I was blown away by him reading his very first word (at least, the first one he's read in my presence). Last night on his own he sounded out the word "of" at the top of one of the Harry Potter pages. I couldn't have been more proud.
* * *
Lately I notice all of the time how tall my children are getting.
It would be fair to say that my eldest son is almost what one might call "lanky". He is sprouting up and thinning out, and he's at last grown into his head. We used to call him Charlie Brown as a little boy (although he looks a lot more like Linus) because his head was so disproportionate to his body. These days, it fits perfectly... and I think he's turning into a pretty handsome kiddo. (I'm not biased at all... heeheehee.)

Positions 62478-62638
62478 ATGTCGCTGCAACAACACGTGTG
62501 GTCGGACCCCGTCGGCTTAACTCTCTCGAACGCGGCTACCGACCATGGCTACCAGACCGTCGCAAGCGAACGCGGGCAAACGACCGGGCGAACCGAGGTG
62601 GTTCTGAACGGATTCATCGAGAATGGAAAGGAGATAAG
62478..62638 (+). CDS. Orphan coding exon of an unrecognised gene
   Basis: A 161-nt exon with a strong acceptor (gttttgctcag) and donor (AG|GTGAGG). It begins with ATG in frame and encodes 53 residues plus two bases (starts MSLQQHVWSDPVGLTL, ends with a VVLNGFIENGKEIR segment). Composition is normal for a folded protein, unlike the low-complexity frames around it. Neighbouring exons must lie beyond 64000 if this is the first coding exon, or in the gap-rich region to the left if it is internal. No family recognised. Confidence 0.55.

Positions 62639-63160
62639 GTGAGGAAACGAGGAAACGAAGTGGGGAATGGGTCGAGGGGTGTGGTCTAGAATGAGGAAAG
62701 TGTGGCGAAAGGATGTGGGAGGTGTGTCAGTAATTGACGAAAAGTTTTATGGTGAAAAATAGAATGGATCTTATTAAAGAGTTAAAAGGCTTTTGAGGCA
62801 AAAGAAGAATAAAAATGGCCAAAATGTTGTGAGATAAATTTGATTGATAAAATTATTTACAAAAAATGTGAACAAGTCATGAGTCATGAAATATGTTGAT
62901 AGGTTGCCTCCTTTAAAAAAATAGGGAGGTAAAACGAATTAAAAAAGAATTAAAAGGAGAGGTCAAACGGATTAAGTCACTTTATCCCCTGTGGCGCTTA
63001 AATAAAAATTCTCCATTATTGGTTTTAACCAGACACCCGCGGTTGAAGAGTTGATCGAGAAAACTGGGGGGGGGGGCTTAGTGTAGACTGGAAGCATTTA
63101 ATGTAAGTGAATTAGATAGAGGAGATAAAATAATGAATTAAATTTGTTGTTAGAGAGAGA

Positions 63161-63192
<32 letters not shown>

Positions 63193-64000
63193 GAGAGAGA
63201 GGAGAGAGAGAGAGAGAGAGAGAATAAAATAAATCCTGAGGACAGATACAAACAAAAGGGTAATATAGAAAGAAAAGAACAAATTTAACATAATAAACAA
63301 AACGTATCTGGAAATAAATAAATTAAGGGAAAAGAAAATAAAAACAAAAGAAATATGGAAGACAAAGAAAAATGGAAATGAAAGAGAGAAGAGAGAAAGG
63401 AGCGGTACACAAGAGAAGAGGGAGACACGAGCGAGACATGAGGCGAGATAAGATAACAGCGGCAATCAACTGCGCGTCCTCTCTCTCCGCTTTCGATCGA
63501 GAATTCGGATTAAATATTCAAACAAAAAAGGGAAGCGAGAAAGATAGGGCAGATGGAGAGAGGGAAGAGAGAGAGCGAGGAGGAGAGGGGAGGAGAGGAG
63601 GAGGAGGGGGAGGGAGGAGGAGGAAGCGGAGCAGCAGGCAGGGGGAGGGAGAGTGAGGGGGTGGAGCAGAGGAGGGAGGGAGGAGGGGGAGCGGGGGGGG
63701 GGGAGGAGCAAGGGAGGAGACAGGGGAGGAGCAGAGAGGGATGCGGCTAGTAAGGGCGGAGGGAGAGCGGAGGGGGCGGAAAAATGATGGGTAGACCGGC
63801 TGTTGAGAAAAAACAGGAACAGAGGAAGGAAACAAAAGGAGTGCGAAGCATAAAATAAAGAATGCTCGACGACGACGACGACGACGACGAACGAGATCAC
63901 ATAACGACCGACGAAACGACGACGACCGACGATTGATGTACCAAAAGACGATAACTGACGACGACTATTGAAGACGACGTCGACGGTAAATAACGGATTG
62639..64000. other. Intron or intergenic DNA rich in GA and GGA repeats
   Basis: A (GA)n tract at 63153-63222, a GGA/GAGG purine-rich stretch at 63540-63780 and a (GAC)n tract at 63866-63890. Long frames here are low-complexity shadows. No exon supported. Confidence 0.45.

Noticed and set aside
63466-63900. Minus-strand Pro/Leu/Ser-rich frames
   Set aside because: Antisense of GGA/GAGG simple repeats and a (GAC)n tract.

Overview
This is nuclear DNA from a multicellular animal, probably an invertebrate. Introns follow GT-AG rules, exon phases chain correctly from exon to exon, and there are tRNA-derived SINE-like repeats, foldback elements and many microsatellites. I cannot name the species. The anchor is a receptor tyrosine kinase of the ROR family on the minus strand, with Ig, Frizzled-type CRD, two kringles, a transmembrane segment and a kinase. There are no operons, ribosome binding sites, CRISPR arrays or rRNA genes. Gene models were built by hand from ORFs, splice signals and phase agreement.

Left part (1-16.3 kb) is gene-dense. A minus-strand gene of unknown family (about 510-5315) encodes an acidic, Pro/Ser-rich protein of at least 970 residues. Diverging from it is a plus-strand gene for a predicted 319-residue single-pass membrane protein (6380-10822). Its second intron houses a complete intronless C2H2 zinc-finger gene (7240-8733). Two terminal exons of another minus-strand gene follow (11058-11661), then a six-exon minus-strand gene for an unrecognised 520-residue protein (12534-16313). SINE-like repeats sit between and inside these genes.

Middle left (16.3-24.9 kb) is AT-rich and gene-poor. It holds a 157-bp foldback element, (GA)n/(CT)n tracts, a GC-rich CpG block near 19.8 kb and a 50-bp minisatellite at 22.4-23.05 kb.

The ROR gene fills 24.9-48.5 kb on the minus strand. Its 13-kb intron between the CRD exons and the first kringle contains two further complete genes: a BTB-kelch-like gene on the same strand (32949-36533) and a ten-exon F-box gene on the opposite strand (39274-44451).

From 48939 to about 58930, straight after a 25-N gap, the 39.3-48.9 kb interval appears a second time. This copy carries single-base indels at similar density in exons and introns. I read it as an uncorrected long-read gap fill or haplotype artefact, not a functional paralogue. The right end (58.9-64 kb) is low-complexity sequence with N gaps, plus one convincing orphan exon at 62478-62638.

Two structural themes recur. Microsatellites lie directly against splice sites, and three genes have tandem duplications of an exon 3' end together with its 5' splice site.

* * *
Tonight my daughter was having a hard time falling to sleep and crying a lot. I came in to sit with her and calm her down, and hung out for a little while in the darkness of her room. Illuminated only by the glow of red starlight projected from her Target-brand lady bug nightlight toy, the bedroom seemed so peaceful and warm.
I inhaled her freshly bathed shampoo scent and held her tiny hand as she drifted off to dreamland. All I could think during those minutes was, "I can't remember life before having children. I cannot even imagine not having this little girl by my side."
I then briefly wondered whether my children had already been with me, spiritually or non-physically, throughout all of my 28 single, childless years. Hovering near me, waiting to join me in this plane of existence. It's nice to think that they were there.
* * *